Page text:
Dolph (David Dolph Montgomery) was born in Indiana during in the 70’s and got in to music in the 4th grade when his parents bought him a violin. It turned out his fingers weren’t coordinated enough to be any good at the violin. Dolph’s father, a Purdue Marching Band alum, suggested that they should trade the violin in at the local music store for a trumpet. 3 valves was a lot easier to pick up on instead of 4 strings and a bow. He spent well over a decade playing the trumpet in the school band, as well as in the church brass choir during his college years.
Eventually Dolph moved from the Midwest out to the East coast where a new job and all of life’s normal hassles got in the way of music. In 2013 the film bug bit and Dolph began making short films in his spare time. This eventually led to leaving work to pursue a video production business, and it was there that he began to make music on his Mac in order to use them in various film projects and spec commercials.
Dolph’s latest project is 16-track electronic album, entitled “The Coffeehouse at the Edge of Heaven”. Dive into Dolph’s labyrinthine worlds within worlds with only music as your guide. You will get lost – and you will love every second of it. This is an extreme musical trip into the unknown. It is typical of cinematic music and plays out like a soundtrack to a film in your mind. The album is epic and full of variety in terms of sound. It shifts from slower numbers to quicker and pacier tracks with fluidity.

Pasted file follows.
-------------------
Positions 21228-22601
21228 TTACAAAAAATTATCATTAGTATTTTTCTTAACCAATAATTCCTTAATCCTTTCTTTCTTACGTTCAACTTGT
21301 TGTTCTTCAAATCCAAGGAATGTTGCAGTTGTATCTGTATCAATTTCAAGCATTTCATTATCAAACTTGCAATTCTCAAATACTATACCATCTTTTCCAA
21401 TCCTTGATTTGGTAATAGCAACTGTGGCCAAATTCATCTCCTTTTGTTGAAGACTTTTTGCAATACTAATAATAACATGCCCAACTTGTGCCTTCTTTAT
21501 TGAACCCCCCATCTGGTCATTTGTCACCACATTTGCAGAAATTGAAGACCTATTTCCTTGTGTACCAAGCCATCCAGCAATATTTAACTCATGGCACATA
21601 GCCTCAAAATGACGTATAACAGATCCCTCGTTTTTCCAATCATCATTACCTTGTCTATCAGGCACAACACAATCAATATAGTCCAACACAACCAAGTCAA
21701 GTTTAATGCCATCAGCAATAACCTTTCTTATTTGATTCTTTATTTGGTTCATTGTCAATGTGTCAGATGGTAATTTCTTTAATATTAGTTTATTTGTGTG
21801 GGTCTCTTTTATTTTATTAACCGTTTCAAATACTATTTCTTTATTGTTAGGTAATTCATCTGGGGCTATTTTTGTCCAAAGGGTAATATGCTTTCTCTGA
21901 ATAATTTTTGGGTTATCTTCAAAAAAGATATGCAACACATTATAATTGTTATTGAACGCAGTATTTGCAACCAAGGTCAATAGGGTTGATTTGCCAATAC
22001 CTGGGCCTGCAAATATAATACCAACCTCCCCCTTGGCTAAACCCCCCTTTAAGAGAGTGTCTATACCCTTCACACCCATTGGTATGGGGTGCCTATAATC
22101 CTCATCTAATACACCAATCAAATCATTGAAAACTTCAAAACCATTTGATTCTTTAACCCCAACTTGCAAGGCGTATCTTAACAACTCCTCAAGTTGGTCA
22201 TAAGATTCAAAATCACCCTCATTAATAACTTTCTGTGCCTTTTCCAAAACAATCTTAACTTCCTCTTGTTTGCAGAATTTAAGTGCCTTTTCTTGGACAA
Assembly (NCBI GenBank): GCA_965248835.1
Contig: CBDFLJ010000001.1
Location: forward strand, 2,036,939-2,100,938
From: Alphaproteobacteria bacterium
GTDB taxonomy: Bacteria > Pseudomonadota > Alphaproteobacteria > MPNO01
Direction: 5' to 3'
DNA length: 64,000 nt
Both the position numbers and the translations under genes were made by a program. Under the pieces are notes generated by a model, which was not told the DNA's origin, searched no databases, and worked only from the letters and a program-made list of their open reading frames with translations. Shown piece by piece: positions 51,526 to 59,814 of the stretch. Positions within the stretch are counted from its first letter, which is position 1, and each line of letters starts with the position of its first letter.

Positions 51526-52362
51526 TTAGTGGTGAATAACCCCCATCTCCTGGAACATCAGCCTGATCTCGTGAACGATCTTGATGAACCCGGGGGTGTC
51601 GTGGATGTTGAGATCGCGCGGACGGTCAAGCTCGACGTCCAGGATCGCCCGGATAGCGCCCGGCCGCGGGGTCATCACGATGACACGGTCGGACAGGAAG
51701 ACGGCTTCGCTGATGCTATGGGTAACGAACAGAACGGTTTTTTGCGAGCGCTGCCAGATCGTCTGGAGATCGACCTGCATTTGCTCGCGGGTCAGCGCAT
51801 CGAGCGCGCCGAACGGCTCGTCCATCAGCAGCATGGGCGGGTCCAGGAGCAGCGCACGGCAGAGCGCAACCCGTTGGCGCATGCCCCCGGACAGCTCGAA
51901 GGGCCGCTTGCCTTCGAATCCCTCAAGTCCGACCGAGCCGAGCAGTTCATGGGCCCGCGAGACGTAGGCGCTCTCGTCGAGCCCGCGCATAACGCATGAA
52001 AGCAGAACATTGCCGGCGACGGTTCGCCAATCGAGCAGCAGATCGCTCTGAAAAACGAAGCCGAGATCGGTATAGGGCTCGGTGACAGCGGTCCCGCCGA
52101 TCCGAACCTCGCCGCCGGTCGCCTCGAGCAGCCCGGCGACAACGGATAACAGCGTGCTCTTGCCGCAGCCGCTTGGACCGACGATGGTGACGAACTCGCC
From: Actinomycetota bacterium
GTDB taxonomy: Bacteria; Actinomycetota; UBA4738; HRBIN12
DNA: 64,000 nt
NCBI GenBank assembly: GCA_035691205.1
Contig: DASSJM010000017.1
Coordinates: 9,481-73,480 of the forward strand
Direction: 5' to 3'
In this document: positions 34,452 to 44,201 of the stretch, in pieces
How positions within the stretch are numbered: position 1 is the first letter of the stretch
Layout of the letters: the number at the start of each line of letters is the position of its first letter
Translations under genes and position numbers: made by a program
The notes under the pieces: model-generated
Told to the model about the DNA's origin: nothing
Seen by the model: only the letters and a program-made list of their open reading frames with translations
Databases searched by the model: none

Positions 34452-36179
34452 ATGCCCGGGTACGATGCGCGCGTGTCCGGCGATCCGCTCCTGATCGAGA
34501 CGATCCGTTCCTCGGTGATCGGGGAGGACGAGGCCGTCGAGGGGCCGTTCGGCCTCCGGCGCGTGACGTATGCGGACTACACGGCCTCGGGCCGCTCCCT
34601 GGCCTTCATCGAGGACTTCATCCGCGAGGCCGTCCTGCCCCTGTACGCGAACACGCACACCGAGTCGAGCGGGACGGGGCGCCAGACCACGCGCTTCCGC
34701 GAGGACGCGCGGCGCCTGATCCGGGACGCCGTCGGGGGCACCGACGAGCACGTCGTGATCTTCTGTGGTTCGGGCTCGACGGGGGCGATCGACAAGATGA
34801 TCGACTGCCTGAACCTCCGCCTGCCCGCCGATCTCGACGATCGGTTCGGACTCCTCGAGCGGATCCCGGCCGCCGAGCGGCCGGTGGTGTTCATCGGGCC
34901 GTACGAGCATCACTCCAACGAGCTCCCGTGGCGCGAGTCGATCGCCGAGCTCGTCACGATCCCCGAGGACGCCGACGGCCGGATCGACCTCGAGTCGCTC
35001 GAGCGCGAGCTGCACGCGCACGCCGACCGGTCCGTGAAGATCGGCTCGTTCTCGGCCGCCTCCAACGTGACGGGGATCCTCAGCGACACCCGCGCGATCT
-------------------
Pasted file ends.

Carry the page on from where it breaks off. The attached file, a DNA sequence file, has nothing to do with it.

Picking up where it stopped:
Few composers are able to create instrumental music of this kind which when listened to separately from any visuals is as amazing and easily relatable as it would be attached to video or film images. Dolph shows he is one of those composers, as he traverses peak after emotional peak, from the intensely playful opening track “Lunar Light”, the beautifully bass driven “Uploading Gratitude” to the slow-building “Zeppelin” and the surreal “33rd” which leads inexorably to the show-stopping masterpiece that is “Decompression Dream”. Undoubtedly the quality of the entire album is in part attributable to the solid production. But the quality of the depth, emotion and power in the music can also be appreciated from the tracks “Uploading Gratitude”, “Zero Dissidence”, “Glass Jars” and “Good Everywhere”. As we go through the rest of the album, it fluctuates between the intense and the mysterious.
“The Coffeehouse at the Edge of Heaven” is an excellent instrumental album, and Dolph is a man who truly understands his craft. His electronica soundscapes are atmospheric, emotional as well as being rhythmical. This plays like a downtempo Hollywood soundtrack, thematic and full of sublime crescendo and passion. It’s well-thought out, superbly executed musical ecstasy. Put it on and lose yourself in a world of lush instrumental soundscapes, each building to their own chilling conclusions!